Kenji Trotter v. Attorney General of Canada on behalf of the United States of America

(British Columbia) (Criminal) (By Leave)




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Criminal law – Extradition – Committal hearings – Evidence – What is the test for the admission of defence evidence under section 32(1)(c) of the Extradition Act? – Is the extradition judge permitted to consider co-conspirators’ hearsay in determining whether there is a prima facie case? – Extradition Act, S.C. 1999, c. 18, s. 32(1)(c).

The United States sought the Applicant’s extradition for conduct corresponding to the Canadian offences of conspiracy to traffic in a controlled substance and trafficking in a controlled substance. On May 7, 2012, a delegate of the Minister of Justice issued an Authority to Proceed under section 15 of the Extradition Act, S.C. 1999, c. 18 (the “Act”), authorizing the Attorney General of Canada to seek the Applicant’s extradition. During the course of the extradition hearing, the Applicant brought an application pursuant to section 32(1)(c) of the Act to adduce evidence in the form of an affidavit from an alleged co-conspirator with a view to demonstrating that the prosecution’s key witness and others had lied to American authorities. The Applicant’s position was that the record of the case filed at the extradition hearing was manifestly unreliable and was not capable of supporting an order for his committal.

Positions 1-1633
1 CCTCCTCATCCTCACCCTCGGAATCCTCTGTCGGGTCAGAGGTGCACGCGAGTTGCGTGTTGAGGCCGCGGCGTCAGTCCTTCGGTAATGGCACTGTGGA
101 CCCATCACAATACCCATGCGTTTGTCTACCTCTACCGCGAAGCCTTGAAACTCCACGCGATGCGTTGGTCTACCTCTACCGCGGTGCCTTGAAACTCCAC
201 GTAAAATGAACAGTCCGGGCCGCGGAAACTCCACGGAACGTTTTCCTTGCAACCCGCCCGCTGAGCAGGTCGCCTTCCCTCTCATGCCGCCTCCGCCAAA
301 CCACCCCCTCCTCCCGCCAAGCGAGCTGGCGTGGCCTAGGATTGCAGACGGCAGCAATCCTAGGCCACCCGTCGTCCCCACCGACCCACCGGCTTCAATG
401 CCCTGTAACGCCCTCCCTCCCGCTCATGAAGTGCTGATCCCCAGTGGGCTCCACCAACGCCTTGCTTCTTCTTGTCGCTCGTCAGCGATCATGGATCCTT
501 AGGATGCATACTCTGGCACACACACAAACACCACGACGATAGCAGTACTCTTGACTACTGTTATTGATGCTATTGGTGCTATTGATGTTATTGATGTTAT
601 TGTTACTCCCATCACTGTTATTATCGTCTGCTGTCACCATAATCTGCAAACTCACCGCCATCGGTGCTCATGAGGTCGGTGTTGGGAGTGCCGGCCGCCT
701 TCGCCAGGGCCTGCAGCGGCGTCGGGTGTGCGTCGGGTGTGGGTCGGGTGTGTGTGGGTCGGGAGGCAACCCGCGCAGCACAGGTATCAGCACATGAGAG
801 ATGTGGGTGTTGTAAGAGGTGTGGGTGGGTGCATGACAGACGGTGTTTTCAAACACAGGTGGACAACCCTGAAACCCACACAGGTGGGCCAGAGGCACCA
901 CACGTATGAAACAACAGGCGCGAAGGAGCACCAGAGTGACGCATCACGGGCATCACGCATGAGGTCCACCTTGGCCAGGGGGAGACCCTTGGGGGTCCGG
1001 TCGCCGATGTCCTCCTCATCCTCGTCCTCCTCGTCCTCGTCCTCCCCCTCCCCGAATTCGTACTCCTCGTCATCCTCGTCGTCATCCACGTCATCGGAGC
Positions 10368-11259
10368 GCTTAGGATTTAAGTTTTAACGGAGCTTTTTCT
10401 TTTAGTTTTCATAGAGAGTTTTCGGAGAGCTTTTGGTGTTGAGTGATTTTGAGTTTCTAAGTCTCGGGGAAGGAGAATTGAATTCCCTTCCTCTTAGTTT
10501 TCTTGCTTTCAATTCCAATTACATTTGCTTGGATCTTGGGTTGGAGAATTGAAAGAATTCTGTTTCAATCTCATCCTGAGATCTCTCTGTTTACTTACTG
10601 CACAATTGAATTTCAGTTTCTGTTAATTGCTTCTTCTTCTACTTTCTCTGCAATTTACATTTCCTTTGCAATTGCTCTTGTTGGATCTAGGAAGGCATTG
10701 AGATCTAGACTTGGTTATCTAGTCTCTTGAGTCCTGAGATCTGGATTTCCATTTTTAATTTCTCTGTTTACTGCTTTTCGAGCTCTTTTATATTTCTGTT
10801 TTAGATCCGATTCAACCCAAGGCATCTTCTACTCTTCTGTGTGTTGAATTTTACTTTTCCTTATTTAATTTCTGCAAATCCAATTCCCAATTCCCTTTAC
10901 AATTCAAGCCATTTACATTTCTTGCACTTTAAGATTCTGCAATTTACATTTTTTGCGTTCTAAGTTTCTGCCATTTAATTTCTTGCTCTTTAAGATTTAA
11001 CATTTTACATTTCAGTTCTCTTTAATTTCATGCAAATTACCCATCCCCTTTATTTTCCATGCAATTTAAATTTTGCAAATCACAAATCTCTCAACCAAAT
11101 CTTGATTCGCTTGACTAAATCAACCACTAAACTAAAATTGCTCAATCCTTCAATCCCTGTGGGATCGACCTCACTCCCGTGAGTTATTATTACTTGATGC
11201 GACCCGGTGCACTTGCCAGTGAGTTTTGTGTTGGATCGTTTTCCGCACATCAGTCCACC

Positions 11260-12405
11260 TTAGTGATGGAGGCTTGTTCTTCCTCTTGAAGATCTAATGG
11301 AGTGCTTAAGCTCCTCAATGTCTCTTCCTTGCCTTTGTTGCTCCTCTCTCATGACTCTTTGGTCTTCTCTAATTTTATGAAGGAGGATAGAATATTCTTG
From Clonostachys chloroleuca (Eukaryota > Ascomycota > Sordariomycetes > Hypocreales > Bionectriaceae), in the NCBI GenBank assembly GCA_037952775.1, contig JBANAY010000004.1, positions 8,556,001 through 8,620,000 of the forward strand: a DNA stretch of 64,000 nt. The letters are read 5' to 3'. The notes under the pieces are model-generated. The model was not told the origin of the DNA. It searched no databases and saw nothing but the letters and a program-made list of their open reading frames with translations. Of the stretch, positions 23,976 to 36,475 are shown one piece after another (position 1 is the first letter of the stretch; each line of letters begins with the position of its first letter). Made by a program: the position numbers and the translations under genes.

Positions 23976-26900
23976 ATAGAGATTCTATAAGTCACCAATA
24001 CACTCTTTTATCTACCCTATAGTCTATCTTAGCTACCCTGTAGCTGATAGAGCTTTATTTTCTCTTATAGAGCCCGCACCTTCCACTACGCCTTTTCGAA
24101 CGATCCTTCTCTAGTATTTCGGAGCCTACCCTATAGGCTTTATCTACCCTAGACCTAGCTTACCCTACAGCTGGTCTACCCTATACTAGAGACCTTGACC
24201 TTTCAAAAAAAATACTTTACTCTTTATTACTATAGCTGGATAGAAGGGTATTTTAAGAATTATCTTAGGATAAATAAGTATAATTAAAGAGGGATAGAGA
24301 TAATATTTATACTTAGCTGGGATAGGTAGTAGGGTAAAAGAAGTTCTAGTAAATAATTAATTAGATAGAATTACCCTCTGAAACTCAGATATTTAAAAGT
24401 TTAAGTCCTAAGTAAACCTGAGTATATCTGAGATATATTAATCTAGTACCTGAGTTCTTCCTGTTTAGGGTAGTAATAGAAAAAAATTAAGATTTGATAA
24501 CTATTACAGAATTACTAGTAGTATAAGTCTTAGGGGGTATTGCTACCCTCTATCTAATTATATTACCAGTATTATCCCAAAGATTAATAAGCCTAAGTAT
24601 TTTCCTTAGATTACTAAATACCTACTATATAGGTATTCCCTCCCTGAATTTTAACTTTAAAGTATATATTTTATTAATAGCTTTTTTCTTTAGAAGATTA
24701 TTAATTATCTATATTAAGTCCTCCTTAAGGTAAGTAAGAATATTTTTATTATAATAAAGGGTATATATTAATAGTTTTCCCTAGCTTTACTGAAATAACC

Lower Court Rulings

September 25, 2013
Supreme Court of British Columbia

2013 BCSC 1764
Application to adduce evidence denied.
October 30, 2013
Supreme Court of British Columbia

26118, 2013 BCSC 1985
Committal order for extradition issued.
October 1, 2015
Court of Appeal for British Columbia (Vancouver)

CA41323, 2015 BCCA 413
Appeal dismissed.